As I watched President Bush give his speech at Fort Bragg to rally support for the war the other week, I contemplated this question from a different vantage than my usual professorial perch. Our oldest son now dresses like the impassive soldiers who served as stage props for that event; he too wears crossed rifles, jump wings and a Ranger tab. Before long he will fight in the war that I advocated, and that the president was defending.

So it is not an academic matter when I say that what I took to be the basic rationale for the war still strikes me as sound. Iraq was a policy problem that we could evade in words but not escape in reality. But what I did not know then that I do know now is just how incompetent we would be at carrying out that task. And that's what prevents me from answering this question with an unhesitating yes...

...But a pundit should not recommend a policy without adequate regard for the ability of those in charge to execute it, and here I stumbled. I could not imagine, for example, that the civilian and military high command would treat "Phase IV" -- the post-combat period that has killed far more Americans than the "real" war -- as of secondary importance to the planning of Gen. Tommy Franks's blitzkrieg. I never dreamed that Ambassador Paul Bremer and Gen. Ricardo Sanchez, the two top civilian and military leaders early in the occupation of Iraq -- brave, honorable and committed though they were -- would be so unsuited for their tasks, and that they would serve their full length of duty nonetheless. I did not expect that we would begin the occupation with cockamamie schemes of creating an immobile Iraqi army to defend the country's borders rather than maintain internal order, or that the under-planned, under-prepared and in some respects mis-manned Coalition Provisional Authority would seek to rebuild Iraq with big construction contracts awarded under federal acquisition regulations, rather than with small grants aimed at getting angry, bewildered young Iraqi men off the streets and into jobs...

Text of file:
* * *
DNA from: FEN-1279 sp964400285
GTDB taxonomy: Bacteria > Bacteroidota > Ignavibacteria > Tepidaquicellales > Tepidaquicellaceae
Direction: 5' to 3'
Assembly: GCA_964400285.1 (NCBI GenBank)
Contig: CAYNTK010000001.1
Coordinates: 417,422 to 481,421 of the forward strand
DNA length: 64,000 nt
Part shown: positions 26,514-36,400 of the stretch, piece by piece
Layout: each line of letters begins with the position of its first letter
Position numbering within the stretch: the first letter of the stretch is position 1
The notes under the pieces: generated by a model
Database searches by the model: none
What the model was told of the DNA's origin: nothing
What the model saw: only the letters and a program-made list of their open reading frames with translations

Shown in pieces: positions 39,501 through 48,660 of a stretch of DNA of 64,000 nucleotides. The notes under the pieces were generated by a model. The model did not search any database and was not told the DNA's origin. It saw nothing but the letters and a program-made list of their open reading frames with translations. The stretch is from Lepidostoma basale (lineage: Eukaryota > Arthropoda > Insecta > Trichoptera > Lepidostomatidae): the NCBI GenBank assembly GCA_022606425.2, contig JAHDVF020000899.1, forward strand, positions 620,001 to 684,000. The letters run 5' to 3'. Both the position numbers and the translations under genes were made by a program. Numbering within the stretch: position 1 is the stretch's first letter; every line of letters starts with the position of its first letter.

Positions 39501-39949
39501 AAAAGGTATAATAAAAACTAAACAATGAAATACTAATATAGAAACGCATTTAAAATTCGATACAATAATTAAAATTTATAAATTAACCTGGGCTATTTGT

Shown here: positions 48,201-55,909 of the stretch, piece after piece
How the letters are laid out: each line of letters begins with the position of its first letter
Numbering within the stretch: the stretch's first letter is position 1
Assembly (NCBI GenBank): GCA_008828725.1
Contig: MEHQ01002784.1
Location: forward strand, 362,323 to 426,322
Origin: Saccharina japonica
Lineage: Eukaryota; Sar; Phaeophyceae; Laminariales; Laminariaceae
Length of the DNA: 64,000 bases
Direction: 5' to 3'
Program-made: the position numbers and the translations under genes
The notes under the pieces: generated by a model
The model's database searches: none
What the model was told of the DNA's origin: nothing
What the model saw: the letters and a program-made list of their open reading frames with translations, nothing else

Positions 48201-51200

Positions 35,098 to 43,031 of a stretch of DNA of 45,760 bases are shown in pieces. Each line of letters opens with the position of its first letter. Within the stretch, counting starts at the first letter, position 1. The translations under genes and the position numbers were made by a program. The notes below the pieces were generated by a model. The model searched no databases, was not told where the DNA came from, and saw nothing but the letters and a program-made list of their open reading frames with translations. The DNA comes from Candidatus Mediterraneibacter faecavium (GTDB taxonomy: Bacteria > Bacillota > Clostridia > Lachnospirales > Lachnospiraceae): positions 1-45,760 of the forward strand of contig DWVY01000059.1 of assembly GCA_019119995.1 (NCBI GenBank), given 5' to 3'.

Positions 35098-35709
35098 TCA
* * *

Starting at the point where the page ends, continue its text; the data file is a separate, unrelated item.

...A variety of emotions wash over me as I reflect on our Iraq war: Disbelief at the length of time it took to call an insurgency by its name. Alarm at our continuing failure to promote at wartime speed the colonels and generals who have a talent for fighting it, while also failing to sweep aside those who do not. Incredulity at seeing decorations pinned on the chests and promotions on the shoulders of senior leaders -- both civilians and military -- who had the helm when things went badly wrong. Disdain for the general who thinks Job One is simply whacking the bad guys and who, ever conscious of public relations, cannot admit that American soldiers have tortured prisoners or, in panic, killed innocent civilians. Contempt for the ghoulish glee of some who think they were right in opposing the war, and for the blithe disregard of the bungles by some who think they were right in favoring it. A desire -- barely controlled -- to slap the highly educated fool who, having no soldier friends or family, once explained to me that mistakes happen in all wars, and that the casualties are not really all that high and that I really shouldn't get exercised about them."